MJ has been known to yell “vegetarian” at me when she sees this spread. Not likely–I’m the one who grinds the meat, and makes the burgers.
I don’t know the name of the sadist who wrote that never-ending Christmas song, “Twelve Days of Christmas,” but I fixed it by buying four French hens. To be precise, four ISA Browns. They could easily bury any of us in an avalanche of eggs.
These birds are hybrids, and bred to lay more eggs than a large family can eat. We are currently supplying five families with eggs, with only eight chicks, four Browns and four Barred Rocks. Do the math.
They are also remarkably handsome birds. There must be a passage in the French constitution, after all that stuff about liberty and equality ( thank Mr. Jefferson and Monsieur Lafayette for that,) that all French exports must look great. I don’t have a problem with that.
Christmas advice: Buy American Cast Iron! Buy German Tools! Buy French anything that has to do with Food! Have a Joyous Noel!
If you do the right thing, Karma will treat you right. MJ and I have given away so many eggs that we are getting free food in return. Long live bartering.
Case in point was the cooler full of locally grown beef that one brother-in-law gave us, and the cow was grown by yet another brother-in-law. In the pile of meat were a couple of packs of cube steak, something I had never eaten before, and usually associated with greasy spoon diners. Then I read on the interwebs that good quality cube steak is really round steak that has been pounded flat for tenderizing. This was of the best quality, and I immediately thought: Grillades.
Turning round steak into a Grillade is the classic Southern way of turning inexpensive meat into a thing a beauty, and is sometimes referred to as fried meat a la Creole. I adapted the recipe for Grillades with Gravy from the latest reprint of the Picayune’s Creole Cook Book, and the result was unbelievably good.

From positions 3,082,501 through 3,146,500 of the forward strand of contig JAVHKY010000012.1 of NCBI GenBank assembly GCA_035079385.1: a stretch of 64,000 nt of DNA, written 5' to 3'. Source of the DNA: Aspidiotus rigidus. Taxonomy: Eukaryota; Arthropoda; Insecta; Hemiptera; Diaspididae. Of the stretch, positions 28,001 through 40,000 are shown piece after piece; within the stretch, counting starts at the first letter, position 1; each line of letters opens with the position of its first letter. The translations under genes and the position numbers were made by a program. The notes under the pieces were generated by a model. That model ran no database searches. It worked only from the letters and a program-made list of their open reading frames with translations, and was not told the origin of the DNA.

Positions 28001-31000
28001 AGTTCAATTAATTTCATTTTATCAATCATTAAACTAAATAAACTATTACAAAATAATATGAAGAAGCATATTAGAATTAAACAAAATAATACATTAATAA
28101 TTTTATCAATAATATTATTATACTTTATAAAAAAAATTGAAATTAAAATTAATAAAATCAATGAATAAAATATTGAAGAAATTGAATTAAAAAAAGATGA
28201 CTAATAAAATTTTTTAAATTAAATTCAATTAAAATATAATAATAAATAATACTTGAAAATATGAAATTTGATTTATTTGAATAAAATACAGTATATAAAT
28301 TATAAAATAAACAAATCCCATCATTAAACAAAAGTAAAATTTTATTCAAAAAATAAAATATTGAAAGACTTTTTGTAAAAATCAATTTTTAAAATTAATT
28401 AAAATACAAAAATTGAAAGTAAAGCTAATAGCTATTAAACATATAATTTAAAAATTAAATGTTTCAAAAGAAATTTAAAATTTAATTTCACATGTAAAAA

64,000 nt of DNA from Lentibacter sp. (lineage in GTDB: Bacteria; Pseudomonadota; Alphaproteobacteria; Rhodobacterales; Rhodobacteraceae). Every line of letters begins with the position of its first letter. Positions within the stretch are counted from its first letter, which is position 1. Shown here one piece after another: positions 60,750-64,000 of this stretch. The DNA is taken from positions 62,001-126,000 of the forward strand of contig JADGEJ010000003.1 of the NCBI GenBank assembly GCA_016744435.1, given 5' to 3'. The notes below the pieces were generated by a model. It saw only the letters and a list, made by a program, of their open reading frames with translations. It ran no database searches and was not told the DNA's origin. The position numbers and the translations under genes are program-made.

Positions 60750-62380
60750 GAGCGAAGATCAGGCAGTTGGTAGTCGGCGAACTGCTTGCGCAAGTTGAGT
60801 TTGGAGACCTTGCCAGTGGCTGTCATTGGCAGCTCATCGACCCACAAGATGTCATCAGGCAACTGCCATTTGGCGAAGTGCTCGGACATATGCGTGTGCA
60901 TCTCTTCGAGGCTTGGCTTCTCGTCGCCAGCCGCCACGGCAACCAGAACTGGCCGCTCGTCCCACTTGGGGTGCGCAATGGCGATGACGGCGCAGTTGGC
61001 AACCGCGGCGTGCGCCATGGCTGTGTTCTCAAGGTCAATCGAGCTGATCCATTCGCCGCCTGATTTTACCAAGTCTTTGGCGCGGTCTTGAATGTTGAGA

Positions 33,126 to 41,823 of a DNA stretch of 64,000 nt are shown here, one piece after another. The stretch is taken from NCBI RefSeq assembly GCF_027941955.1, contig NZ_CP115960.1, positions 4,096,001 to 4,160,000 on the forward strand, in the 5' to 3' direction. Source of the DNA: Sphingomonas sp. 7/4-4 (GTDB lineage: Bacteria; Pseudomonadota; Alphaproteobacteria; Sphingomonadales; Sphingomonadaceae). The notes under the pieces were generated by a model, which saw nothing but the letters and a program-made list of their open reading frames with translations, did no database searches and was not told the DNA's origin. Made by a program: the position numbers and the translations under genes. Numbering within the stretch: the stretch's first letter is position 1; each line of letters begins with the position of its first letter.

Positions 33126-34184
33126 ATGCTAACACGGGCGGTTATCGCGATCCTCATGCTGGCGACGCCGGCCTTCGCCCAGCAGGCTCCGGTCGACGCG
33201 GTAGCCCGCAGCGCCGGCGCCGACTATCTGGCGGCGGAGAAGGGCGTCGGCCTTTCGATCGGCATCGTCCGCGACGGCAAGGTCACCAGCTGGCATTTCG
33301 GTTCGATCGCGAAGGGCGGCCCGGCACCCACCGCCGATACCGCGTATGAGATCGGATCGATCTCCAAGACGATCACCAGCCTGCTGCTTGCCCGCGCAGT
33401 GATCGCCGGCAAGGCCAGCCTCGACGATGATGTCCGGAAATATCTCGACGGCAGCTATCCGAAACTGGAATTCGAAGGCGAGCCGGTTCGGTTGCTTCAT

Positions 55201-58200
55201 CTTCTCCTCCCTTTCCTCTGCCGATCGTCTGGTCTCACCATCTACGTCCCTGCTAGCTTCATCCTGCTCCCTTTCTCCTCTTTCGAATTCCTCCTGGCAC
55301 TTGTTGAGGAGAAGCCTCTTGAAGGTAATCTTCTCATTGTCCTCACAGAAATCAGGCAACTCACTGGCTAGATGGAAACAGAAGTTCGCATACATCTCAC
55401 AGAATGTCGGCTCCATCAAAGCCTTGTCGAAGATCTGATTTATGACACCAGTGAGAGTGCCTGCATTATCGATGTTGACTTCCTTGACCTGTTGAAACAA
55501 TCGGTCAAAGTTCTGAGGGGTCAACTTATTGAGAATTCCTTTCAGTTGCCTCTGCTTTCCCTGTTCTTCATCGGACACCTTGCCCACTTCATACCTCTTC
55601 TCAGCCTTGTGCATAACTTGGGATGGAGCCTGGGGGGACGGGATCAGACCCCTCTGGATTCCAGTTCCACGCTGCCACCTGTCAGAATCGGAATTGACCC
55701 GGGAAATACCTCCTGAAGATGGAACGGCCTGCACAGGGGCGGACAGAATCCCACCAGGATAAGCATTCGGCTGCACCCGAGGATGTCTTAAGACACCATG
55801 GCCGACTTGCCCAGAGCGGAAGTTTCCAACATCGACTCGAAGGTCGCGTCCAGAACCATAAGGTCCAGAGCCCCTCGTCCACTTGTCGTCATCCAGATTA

4 inch squares of pounded Round Steak, seasoned highly with Salt and Pepper
6 large Mushrooms, sliced, and sauteed in Bacon Fat, Lard, Butter, or Oil
The recipe in the cook book uses tomatoes instead of mushrooms, but we won’t have good fresh tomatoes here for a while, and I had bunches of shrooms. Begin by cooking the onion in the bacon fat for about a minute. When they begin to soften, add the garlic. Cook until you can smell the garlic but DO NOT burn it.
Add the flour, and begin the basis for a brown roux, aka a gravy. Stir regularly, as a roux is also known as “Creole Napalm.” When you get to a brown color to your liking, add the Grillades to the top of the roux, along with the mushrooms. Add the water and stir. Mine looked like this.
That’s my favorite heavy cast iron skillet. Close it about 7/8 of the way with an equally heavy cast iron lid. Stir regularly, because even with the stove set at the lowest setting, this sauce will stick and burn, and the dish is ruined. Add more water when the gravy begins to thicken excessively. Simmer a minimum of thirty minutes, though we just cook ours until it is completely tender. This cooked forty or forty five minutes.
Serve over Louisiana, or any other good, rice, and garnish with chopped parsley, unless you enjoy food that is just really brown. That was served on one of Grandmother Lilian’s Tennessee made plates. Leftovers made the best steak and biscuit with gravy, the next morning, in history.
I love people who hate on Amazon and our corporate overlord Bezos, when I know that they are buying like crazy from them. Life these days would be nearly impossible without them.
I have been saving writing about this cookbook for a couple of years now, and this is only a teaser. I’ll begin with the modest assertion that this is the greatest cookbook ever written (or at least it’s my favorite). You are allowed to ask why.
First, thanks to archduke Bezos, I was able to purchase a mint quality hardback of the 1989 version of the book for $3 plus change. It is expertly edited by a great cookbook writer herself, Marcelle Bienvenu, who wrote the definitive cookbook on Cajun cooking, Who’s Your Mama…? And please don’t confuse Creole food with Cajun food, unless you want to get laughed at.
Then, the recipes are superb, especially the meat recipes for chicken, beef, and Gulf seafood, as well as every vegetable imaginable. There is even a suggestion about how to serve broiled Robins or Larks–this one is not suggested by me, but the recommendation is to serve your songbirds on buttered French toast, and garnish with parsley.
The last mystery was as to who wrote this mammoth book (this latest version is 629 pages). An intrepid young scholar at Tulane University named Rien Fertel has determined that the author was one Marie Louise Points, a writer for the Picayune, who was “from a white, French-Creole family in New Orleans; her ancestors were from Virginia and around the Gulf Coast.” This is a common enough history, as my two favorite “Louisiana” writers came from Missouri and Alabama, respectively.